Sunday 25 September 2016

Kieran McGeeney gives an insight into Conor McGregor's prep for Nate Diaz rematch

Tom Rooney

Published 05/07/2016 | 18:03

Kieran McGeeney at the launch of eir Sport today. Credit ©INPHO/Morgan Treacy
Kieran McGeeney at the launch of eir Sport today. Credit ©INPHO/Morgan Treacy

As most recently evidenced by photos of John Kavanagh putting Game of Thrones actor Liam Cunningham through his paces, the SBG gym is not just a seat of learning for elite prize fighters and, as such, Kieran McGeeney has been a willing recipient of its services since 2009.

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A break from the norm, those rote tenets of achieving peak physical condition ahead of the searing heat of competition, can prevent the metastasising of a fatigue that often plagues athletes.

Six years ago, as the Kildare football manager, McGeeney decided to think outside the box and diversify the Lilywhites’ pre-season training.

After some research, and constant endorsements of John Kavanagh and his main area of expertise, Brazilian Jiu-Jitsu, he took the panel up to the old SBG facility to engage in some grappling.

McGeeney was immediately drawn to the art and has been attending classes at the gym since. At the time, Conor McGregor had only banked a year as a professional fighter, MMA was most certainly on the fringes of Irish sport, and the SBG name was far from being of the household variety.

The Armagh manager has enjoyed a front row view as McGregor and the SBG team have progressed to the zenith of the sport.

Last December at UFC 194, McGregor managed to snap a winning streak that had lasted almost a decade to dethrone Jose Aldo as the featherweight champion.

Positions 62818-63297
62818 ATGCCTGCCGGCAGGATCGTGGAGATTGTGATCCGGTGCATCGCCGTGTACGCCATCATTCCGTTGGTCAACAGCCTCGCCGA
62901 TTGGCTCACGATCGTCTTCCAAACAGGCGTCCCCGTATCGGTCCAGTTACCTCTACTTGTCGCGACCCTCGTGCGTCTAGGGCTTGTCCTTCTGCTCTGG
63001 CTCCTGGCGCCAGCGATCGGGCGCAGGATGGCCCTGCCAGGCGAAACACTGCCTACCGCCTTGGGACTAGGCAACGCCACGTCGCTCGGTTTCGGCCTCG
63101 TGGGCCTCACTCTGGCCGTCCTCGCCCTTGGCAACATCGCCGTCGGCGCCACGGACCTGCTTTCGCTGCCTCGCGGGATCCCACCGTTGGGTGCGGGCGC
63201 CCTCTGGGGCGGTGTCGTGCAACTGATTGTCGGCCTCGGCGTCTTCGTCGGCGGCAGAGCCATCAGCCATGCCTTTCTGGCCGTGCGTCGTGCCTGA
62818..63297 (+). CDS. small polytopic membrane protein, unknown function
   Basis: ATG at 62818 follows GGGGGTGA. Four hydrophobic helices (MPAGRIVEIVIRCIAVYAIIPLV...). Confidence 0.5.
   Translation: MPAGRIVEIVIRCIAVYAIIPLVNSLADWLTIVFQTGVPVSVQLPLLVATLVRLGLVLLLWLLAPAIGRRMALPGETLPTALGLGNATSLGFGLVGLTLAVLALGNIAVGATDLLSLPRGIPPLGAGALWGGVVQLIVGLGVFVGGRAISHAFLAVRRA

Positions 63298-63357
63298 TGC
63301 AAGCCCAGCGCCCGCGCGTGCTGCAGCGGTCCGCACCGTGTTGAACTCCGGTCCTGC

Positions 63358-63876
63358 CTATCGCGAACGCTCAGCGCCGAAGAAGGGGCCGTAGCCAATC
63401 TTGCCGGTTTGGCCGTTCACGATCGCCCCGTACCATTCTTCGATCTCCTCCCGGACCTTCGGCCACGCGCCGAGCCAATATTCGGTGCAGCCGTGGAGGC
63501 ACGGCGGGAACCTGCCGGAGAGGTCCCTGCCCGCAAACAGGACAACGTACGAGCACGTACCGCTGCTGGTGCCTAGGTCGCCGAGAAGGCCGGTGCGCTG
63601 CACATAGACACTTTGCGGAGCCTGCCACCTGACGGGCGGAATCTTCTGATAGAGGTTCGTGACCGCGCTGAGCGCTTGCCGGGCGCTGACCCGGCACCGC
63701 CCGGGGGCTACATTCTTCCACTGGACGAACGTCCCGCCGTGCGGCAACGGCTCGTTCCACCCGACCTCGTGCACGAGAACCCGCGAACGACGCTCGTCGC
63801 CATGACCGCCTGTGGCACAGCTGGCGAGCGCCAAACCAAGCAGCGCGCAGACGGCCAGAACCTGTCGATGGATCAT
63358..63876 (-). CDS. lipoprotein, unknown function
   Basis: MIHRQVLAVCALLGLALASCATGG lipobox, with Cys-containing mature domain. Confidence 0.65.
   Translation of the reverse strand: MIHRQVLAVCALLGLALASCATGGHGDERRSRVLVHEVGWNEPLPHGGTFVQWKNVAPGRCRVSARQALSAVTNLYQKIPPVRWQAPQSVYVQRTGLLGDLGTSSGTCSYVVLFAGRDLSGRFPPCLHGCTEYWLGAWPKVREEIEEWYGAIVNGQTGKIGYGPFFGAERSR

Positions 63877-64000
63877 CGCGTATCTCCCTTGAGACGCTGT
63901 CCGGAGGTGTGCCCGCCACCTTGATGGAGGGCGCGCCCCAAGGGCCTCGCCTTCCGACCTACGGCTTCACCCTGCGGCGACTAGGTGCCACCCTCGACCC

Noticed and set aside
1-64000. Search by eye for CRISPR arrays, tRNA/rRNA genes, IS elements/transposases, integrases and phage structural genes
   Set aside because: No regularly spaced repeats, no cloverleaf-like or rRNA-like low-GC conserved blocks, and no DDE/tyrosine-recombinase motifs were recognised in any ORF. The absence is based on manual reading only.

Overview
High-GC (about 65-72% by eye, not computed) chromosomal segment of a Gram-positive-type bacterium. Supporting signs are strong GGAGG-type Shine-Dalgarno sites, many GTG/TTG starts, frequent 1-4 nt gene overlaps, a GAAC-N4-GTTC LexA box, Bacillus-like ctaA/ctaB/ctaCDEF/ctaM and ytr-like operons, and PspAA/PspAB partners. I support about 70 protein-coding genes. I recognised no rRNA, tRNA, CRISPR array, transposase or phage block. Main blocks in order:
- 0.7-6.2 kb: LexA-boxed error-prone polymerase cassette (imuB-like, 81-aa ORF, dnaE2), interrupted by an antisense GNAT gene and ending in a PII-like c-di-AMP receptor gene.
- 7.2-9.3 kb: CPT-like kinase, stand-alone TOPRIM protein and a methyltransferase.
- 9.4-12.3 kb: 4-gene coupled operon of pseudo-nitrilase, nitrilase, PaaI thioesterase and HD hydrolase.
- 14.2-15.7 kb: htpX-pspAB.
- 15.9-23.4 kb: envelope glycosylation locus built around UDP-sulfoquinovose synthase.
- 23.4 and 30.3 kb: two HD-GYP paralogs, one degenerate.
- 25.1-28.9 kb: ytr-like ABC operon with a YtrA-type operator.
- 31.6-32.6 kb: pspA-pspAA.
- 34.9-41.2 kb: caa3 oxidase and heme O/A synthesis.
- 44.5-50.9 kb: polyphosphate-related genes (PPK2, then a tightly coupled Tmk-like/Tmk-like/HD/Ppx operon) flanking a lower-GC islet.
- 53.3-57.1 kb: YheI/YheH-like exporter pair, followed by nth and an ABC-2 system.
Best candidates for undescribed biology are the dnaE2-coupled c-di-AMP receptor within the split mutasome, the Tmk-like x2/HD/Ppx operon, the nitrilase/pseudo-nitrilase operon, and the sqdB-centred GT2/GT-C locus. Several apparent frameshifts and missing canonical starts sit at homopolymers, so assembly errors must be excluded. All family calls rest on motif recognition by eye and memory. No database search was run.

That same night he was promised a shot at lightweight champion Rafael Dos Anjos, but the Brazilian was forced to withdraw from the bout with a foot injury and Nate Diaz was drafted in on 11 days’ notice to face McGregor in the main event of UFC 196 on March 5.

Diaz would pull off one of the great upsets of recent times when submitting McGregor via arear naked in the second round of a makeshift welterweight bout.

Both McGregor and Kavanagh have since admitted that they had not granted Diaz’s abilities the respect they so clearly deserved.

For McGeeney, such an oversight can be an unwelcome consequence of reaching the top of one’s respective profession.

“I think in that game, like in all sports, you’re constantly learning,” he told Independent.ie 

“It was a jump for Conor, I’ve listened to people talk about it, and I’m no expert in MMA, but when you’re around the gym long enough to understand some of the basic concepts in it, and like when you hear people talking about football, and not recognising what’s happening in the cage as it is.”

“Conor was definitely dominant for the first round and a bit but when you go into a different weight, and that’s obviously why there’s weight categories with the power behind it, and he did get caught.

“But when you’re at the peak, what’s the next step? The next thing is that all the focus is on you, when you’re going up the focus is on beating another person and being better at what they do.